[A 62-year-old man with familial parkinsonism with the onset at 24 years of the age].No To Shinkei. 1996 Jun; 48(6):587-97.NT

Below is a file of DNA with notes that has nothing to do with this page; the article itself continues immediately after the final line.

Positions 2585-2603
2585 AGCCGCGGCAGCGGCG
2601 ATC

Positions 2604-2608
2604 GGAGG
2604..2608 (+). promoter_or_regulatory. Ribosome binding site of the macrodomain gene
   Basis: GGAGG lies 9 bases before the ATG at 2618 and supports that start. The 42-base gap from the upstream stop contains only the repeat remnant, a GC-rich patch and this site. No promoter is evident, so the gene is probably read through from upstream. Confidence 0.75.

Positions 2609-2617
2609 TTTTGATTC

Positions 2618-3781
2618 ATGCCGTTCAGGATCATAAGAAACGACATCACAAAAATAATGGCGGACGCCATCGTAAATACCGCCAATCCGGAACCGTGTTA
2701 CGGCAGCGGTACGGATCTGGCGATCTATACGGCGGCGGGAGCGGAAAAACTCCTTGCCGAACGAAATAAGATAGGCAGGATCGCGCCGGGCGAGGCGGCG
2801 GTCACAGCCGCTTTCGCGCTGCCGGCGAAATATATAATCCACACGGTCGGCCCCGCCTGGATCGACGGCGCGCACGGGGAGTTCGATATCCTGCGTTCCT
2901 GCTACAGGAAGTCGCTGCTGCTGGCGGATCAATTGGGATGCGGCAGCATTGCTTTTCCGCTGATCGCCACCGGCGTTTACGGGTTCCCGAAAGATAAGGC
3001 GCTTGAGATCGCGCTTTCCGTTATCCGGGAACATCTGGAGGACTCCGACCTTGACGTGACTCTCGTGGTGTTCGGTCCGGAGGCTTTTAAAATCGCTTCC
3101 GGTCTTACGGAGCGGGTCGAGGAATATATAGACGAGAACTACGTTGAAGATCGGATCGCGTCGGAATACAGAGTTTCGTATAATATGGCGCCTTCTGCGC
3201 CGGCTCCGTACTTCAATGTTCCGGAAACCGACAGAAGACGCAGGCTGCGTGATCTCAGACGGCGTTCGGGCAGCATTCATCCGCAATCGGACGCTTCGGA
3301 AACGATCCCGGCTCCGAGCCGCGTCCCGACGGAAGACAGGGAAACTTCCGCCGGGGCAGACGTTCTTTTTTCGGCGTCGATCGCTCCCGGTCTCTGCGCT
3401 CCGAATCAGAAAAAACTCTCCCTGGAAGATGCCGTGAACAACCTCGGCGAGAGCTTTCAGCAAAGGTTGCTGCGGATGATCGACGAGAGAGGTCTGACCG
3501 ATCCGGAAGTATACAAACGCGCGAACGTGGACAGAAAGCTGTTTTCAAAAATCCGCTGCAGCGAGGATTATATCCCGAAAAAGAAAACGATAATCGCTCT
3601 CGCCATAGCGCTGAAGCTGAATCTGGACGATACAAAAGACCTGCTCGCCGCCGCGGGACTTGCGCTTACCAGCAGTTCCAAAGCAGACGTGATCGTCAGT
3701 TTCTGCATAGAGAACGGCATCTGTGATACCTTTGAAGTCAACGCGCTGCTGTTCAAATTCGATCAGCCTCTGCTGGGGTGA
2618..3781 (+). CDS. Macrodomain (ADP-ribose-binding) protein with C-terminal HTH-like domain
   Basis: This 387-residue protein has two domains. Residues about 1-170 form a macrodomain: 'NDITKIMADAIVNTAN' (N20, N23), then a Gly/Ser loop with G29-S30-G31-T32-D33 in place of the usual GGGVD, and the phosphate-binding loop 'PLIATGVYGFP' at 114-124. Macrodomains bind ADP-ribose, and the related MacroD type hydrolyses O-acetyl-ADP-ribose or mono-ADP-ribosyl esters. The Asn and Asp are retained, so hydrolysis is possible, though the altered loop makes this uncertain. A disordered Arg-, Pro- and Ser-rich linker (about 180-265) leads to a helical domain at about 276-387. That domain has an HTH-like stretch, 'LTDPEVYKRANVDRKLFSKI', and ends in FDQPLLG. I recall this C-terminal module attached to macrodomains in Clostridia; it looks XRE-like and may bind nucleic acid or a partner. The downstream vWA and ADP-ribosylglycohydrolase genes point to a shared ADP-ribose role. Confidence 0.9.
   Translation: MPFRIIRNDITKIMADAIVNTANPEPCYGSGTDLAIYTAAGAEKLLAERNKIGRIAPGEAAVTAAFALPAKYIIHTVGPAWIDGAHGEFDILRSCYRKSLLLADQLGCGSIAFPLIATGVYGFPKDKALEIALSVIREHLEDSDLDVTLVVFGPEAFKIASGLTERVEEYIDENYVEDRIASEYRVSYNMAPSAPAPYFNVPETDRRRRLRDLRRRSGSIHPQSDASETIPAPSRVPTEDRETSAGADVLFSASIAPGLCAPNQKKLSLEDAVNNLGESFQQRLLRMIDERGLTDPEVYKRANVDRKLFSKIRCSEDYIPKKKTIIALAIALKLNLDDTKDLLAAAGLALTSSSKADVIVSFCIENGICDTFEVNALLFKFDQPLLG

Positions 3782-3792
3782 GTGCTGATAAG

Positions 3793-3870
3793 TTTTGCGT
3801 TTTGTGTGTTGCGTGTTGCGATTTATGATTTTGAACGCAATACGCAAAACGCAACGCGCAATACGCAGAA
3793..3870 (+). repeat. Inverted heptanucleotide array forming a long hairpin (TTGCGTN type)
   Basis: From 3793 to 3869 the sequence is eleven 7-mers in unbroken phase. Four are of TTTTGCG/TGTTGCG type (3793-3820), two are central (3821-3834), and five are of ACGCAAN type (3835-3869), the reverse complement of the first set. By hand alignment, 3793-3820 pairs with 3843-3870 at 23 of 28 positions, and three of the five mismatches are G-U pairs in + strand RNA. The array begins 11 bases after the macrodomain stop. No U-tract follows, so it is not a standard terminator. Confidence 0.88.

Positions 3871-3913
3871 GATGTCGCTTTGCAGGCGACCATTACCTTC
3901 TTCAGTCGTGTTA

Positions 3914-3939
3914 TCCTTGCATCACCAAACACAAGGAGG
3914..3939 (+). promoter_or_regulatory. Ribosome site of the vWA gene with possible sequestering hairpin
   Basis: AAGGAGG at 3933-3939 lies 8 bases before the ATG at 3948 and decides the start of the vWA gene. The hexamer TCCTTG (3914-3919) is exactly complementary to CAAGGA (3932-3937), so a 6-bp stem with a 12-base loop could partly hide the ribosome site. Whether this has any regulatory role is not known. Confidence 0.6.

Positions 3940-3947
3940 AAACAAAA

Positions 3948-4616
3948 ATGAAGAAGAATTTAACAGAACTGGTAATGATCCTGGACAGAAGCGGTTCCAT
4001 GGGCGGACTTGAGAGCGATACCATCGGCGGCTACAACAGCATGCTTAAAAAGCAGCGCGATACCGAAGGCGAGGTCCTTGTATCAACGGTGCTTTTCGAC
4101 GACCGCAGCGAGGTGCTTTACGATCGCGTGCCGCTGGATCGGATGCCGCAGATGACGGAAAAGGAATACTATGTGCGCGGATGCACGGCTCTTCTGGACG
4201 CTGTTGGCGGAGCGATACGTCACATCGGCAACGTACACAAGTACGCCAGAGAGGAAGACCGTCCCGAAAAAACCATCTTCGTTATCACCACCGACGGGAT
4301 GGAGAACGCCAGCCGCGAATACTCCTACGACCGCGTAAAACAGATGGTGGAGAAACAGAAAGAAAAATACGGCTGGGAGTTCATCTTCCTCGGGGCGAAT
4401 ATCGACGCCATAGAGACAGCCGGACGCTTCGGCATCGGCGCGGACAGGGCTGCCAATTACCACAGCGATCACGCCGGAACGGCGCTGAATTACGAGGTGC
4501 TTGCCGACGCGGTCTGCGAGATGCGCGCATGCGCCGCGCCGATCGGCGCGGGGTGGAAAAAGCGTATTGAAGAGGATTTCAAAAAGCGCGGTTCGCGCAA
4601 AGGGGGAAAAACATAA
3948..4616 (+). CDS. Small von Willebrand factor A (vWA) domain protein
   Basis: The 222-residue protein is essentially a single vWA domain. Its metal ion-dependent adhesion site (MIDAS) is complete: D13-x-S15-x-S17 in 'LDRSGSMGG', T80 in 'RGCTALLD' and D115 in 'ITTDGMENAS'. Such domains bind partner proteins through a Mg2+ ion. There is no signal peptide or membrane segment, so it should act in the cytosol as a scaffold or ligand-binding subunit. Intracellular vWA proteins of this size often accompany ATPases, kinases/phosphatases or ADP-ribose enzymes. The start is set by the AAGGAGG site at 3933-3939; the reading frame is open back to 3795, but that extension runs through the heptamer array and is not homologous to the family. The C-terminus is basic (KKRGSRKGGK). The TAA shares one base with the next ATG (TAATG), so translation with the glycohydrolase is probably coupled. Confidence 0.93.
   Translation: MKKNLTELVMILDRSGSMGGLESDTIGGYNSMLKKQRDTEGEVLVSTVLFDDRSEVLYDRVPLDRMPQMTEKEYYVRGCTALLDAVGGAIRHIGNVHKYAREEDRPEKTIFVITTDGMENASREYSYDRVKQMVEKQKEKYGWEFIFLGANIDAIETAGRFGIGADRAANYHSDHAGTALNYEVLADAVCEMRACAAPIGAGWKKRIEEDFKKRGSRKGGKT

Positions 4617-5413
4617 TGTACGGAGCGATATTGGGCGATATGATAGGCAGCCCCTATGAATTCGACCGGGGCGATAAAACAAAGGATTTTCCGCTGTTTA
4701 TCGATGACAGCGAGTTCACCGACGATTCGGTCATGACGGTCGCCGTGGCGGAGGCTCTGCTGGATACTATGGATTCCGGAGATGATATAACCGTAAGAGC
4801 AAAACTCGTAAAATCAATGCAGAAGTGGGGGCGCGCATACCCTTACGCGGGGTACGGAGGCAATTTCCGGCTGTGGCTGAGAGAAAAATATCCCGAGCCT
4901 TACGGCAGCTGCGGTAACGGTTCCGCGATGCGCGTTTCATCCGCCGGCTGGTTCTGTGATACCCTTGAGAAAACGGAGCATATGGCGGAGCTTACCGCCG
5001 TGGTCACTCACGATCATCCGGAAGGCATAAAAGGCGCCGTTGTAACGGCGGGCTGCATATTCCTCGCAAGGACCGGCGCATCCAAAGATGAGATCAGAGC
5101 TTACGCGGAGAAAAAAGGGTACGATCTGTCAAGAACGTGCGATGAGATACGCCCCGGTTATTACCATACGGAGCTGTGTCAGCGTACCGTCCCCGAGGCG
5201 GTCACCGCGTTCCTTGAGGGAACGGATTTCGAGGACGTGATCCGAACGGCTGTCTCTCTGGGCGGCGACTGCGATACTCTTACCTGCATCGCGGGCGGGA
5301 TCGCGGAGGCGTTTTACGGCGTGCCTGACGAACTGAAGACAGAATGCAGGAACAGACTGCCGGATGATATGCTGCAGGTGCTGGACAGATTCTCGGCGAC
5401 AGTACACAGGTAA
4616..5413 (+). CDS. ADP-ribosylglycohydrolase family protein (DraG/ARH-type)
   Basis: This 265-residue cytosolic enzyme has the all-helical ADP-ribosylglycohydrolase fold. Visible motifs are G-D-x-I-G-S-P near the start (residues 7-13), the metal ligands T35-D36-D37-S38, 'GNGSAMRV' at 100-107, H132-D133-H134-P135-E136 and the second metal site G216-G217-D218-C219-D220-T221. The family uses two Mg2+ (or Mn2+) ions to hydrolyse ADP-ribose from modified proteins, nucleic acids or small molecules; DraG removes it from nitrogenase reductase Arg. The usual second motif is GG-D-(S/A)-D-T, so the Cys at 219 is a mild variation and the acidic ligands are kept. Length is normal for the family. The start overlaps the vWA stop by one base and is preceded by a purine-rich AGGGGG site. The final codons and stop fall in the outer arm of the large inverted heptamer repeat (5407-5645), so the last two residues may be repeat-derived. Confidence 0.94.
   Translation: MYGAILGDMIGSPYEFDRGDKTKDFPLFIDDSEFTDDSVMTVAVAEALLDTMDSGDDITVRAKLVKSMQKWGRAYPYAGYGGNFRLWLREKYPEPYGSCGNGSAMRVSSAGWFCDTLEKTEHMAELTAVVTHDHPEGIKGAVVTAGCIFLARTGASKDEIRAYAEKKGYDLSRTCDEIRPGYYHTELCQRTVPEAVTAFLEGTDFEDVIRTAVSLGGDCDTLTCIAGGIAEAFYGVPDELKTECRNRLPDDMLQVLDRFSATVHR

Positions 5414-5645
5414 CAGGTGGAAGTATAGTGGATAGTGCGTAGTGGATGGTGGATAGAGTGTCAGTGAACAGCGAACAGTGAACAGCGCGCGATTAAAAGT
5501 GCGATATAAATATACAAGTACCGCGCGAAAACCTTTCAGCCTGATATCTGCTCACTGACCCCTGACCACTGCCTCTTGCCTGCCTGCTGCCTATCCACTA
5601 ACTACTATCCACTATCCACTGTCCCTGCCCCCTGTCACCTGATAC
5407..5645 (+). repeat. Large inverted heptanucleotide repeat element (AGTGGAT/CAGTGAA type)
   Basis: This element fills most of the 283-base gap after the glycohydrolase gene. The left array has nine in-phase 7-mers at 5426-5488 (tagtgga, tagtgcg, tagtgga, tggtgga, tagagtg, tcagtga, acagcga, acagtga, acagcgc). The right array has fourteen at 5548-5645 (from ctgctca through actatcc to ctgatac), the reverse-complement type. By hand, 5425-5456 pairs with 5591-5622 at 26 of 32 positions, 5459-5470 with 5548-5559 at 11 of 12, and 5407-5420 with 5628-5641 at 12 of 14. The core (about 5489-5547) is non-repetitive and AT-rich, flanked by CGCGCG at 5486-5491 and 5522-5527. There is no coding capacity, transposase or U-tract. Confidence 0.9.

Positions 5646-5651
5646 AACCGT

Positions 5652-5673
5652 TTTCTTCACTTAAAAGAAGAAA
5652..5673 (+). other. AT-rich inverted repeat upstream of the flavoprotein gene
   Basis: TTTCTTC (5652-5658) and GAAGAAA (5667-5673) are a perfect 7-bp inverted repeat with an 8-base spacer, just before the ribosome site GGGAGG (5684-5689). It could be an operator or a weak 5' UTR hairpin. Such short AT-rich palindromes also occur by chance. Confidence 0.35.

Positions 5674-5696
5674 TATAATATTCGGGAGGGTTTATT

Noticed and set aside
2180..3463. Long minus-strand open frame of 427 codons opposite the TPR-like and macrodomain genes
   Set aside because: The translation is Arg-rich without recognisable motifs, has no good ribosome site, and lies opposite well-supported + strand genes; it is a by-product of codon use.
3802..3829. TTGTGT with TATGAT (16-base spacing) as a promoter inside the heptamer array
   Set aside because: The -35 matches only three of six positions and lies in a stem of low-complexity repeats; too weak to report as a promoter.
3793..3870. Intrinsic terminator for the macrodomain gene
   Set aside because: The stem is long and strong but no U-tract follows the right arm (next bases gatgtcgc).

We report a right-handed 62-year-old man with early onset familial parkinsonism. The patient was well until 24 years of the age when he noted an onset of resting tremor in his right hand. During the next four years, he noted rigidity, bradykinesia, and difficulty in walking. He was seen in another hospital at 28 years of the age, where he received left pallidotomy. Rigidity on the left side showed marked improvement. He received right pallidotomy at age 30 years. He developed right hemiplegia after this surgery. He was admitted to our hospital in March, 1983 when he was 51 years of the age. He was treated with levodopa but improvement was rather of minor degree. He was transferred to another hospital, but his motor disturbance progressed slowly, and was admitted again to our hospital in November 1990. He had 6 siblings 4 of whom including himself suffered from parkinsonism. No consanguinity was noted in parents. On admission, he appeared chronically ill but the general physical examination was unremarkable. Neurologic examination revealed an alert and mentally sound man. Hasegawa dementia scale was 28.5/32.5. Upward gaze was slightly restricted (3/5). Cranial nerve examination revealed oculogyric crisis, apraxia of eyelid opening, masked face, and small voice. He was able to stand with support; his posture showed left-ward leaning. He had right hemiparesis with moderate weakness. He showed marked bradykinesia and moderate rigidity in his left upper extremity. Fine postural tremor was noted in the left hand. Deep tendon reflexes were diminished in the upper extremities. No Babinski sign was noted. Pain sensation was somewhat diminished on the right side. Results of routine laboratory examination were unremarkable. Cranial CT scan revealed atrophy in the frontal lobe, particularly in the prefrontal area. In addition, MRI revealed T1-and-T2-low signal intensity lesions in the right ventral pallidal region and in the left ventrolateral thalamic-hypothalamic areas. He was treated with 600 mg of levodopa with benserazide and 22.5 mg of bromocriptine with mild to moderate improvement in his bradykinesia and rigidity. He was discharged in January 1991. His clinical course was complicated by intestinal obstruction in October, 1994. He was admitted to another hospital where he was operated on the obstruction on November 5, 1994. The sigmoid colon was markedly dilated but no mass was found. Postoperative course was uneventful until November 18, 1994 when he was found dead in his hospital room shortly after 4 am. The patient was discussed in neurological CPC, and the chief discussant arrived at the conclusion that the patient had young-onset familial Lewy body-negative parkinsonism. Opinions were divided between Lewy body-positive familial Parkinson's disease and Lewy body negative young onset parkinsonism. Postmortem examination revealed aspiration pneumonia, which appeared to be the cause of his death, in the right lung. Neuropathologic examination revealed loss of malanized neurons in the substantia nigra and the locus coeruleus. In the substantia nigra, neuronal loss was particularly severe in the ventrolateral area. No Lewy bodies were seen. The dorsal motor nucleus of the vagal nerve was well preserved. Stereotaxic lesions involved bilateral thalamic areas. This patient appears to represent a case of autosomal recessive juvenile parkinsonism (AR-JP). Early onset, superb response to levodopa, sleep effect, and easy development of dyskinesias and motor fluctuations characterize AR-JP. The reason why this patient did not show these clinical features is probably bilateral sterotaxic surgeries. Particularly, the second surgery was complicated by right hemiparesis. His siblings who developed parkinsonism showed typical clinical features of AR-JP.